Centre for Global Migration Studies (CeMig)

Centre for Global Migration Studies (CeMig)

Migration is one of the most pressing and complex issues of the 21st century. The Centre for Global Migration Studies (CeMig) brings together scholars of
Göttingen Campus from six different faculties, plus the Max Planck Institute for the Study of Religious and Ethnic Diversity (MPI-MMG). Together they study the complex challenges of migration on a global scale under very different thematic and regional foci, that by engaging in interdisciplinary collaboration and by pooling together diverse methodological approaches. CeMig strengthens research and teaching in the area of Migration Studies in addition to establishing innovative forms of knowledge transfer.

More about us...

Map of Göttingen


Wege zur kolonialkritischen Stadt

Mon. 16-20 Uhr
Thurs. 9.30-13.30 Uhr
Sun. 12-16 Uhr

Wilhelmsplatz 3

The "Urban Lab: Ways to the colonial-critical city" (Stadtlabor) will provide space for exchange and the collaborative exploration and development of paths to a colonial-critical city of Göttingen over the next 12 months. The project aims to gather perspectives, network knowledge and shape commemoration. In addition to the reappraisal of local colonial history, the City Lab also wants to make anti-colonial resistance and colonial continuities to the present more visible and invite all Göttingen residents to get involved and participate.

In the course of building up an open archive, all Göttingen residents are called upon to contribute objects, documents or other contemporary testimonies.

Go to the collection call here.

You will find further information on the current dates here on Instagram


New research project by Sabine Hess

Expertise on the establishment of a documentation center for the victims of the NSU:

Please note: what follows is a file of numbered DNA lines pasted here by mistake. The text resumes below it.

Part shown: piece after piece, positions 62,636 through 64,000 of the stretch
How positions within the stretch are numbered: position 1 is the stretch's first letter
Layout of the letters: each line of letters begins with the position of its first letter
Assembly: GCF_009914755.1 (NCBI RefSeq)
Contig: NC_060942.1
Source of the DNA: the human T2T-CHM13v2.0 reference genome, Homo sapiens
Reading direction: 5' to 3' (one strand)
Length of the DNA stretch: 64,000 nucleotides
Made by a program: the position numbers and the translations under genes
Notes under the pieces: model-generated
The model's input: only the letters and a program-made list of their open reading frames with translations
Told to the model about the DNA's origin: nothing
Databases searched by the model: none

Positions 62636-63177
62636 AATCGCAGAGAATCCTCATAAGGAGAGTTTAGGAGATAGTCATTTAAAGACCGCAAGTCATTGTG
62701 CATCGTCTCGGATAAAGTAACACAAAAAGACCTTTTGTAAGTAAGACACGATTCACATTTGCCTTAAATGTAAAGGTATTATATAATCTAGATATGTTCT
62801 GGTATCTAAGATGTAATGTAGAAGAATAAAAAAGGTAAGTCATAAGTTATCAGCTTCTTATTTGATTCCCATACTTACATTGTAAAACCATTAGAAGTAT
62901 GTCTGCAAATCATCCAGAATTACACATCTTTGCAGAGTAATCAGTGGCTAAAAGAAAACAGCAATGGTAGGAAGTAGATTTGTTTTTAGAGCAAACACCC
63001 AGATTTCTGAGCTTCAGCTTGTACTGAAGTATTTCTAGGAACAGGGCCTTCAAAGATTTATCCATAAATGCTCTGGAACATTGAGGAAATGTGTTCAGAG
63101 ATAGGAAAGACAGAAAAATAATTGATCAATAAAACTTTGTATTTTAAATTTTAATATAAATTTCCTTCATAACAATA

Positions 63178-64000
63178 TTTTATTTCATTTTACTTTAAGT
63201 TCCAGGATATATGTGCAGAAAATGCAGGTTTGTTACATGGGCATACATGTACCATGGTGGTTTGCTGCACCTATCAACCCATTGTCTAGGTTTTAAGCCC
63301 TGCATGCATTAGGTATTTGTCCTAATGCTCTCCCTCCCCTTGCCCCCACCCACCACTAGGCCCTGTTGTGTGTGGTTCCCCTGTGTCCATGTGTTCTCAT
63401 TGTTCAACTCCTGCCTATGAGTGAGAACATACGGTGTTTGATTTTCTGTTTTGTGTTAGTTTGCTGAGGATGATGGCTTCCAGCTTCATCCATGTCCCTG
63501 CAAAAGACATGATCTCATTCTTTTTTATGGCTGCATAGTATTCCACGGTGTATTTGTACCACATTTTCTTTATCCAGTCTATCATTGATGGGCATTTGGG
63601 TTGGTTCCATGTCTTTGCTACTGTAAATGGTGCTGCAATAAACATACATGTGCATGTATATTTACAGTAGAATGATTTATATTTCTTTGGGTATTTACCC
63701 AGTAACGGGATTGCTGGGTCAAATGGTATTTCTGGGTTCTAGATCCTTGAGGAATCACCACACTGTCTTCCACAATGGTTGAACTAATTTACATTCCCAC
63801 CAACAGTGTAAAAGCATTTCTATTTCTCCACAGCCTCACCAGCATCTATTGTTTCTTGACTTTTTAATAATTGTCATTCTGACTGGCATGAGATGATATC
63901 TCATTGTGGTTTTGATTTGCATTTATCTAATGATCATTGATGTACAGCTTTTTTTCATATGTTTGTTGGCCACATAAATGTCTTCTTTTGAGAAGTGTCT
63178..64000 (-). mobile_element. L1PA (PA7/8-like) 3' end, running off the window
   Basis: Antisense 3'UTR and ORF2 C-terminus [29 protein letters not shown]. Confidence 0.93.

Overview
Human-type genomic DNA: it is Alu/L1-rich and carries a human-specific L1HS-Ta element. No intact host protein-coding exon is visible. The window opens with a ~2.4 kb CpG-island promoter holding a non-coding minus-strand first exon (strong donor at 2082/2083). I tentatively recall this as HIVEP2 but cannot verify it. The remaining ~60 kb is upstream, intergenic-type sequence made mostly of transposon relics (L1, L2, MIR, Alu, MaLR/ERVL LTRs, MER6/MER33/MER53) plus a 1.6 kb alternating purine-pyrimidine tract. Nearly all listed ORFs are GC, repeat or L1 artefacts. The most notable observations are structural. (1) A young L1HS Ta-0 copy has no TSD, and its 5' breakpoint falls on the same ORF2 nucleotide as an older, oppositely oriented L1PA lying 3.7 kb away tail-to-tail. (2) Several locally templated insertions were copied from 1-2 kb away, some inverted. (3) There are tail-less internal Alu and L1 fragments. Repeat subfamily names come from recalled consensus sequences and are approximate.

"Nationwide inventory of reappraisal activities and inclusion of affected persons' perspectives."
On behalf of the Federal Agency for Civic Education (bpb)

As a first planning step towards a possible place of remembrance and a documentation center for the victims of the NSU - as envisaged in the coalition agreement of the current federal government - a team at the Institute for Cultural Anthropology/European Ethnology (Sabine Hess, Lee Hielscher, Çaǧan Varol, Jelka Günther, Eva Apelt, Yasmin Dreessen) was commissioned by the Federal Agency for Civic Education (bpb) with an expertise to qualitatively classify the nationwide reappraisal activities on the NSU complex on the basis of an inventory and to discuss fundamental questions about the orientation, contents and structures of such a place with those affected and their relatives as well as with supporting groups, victim counseling services and lawyers.
The goal is to find out in open discussions how they would like to see such a place (or places) against the background of their struggles for clarification and remembrance. In the process, various structural, methodological and content-related considerations - for example, with regard to the location, the tasks, the prerequisites for participation and co-design or the requirements for a legal supporting structure - are to be reflected upon with an open mind and, building on this, a recommendation is to be drafted as to how the perspective of those affected and their relatives can be placed centrally in all steps of realization.

The expertise is one of three clusters that serve as a basis for the preparation of a feasibility study by the Federal Agency for Civic Education and in which fundamental questions for a concept of an NSU Documentation Center will be discussed.

You can find more information here.

Related publications: "Testifying and being heard: Perspectives of those affected on a possible documentation center on the NSU complex" by Sabine Hess in the bpb's "ApuZ: Aus Politik und Zeitgeschichte" on the NSU complex.

Interdisciplinary Research Group Public Health and Migration

The Covid-19 crisis and its global management have brought the question of the protection of life and the right to health to the fore with new urgency. The pandemic appears to show that the supposedly most essential and fundamental rights in international and national norm-building enshrined in global, regional and national constitutions, namely health coverage and entitlements in political practice are unevenly distributed across countries on a global level. This is especially the case regarding migrant populations and post-colonial minorities.

The research group pursues in particular questions of the conceptualisation of eligibility and access provision to health infrastructures and services.

You can find more information about the research group here.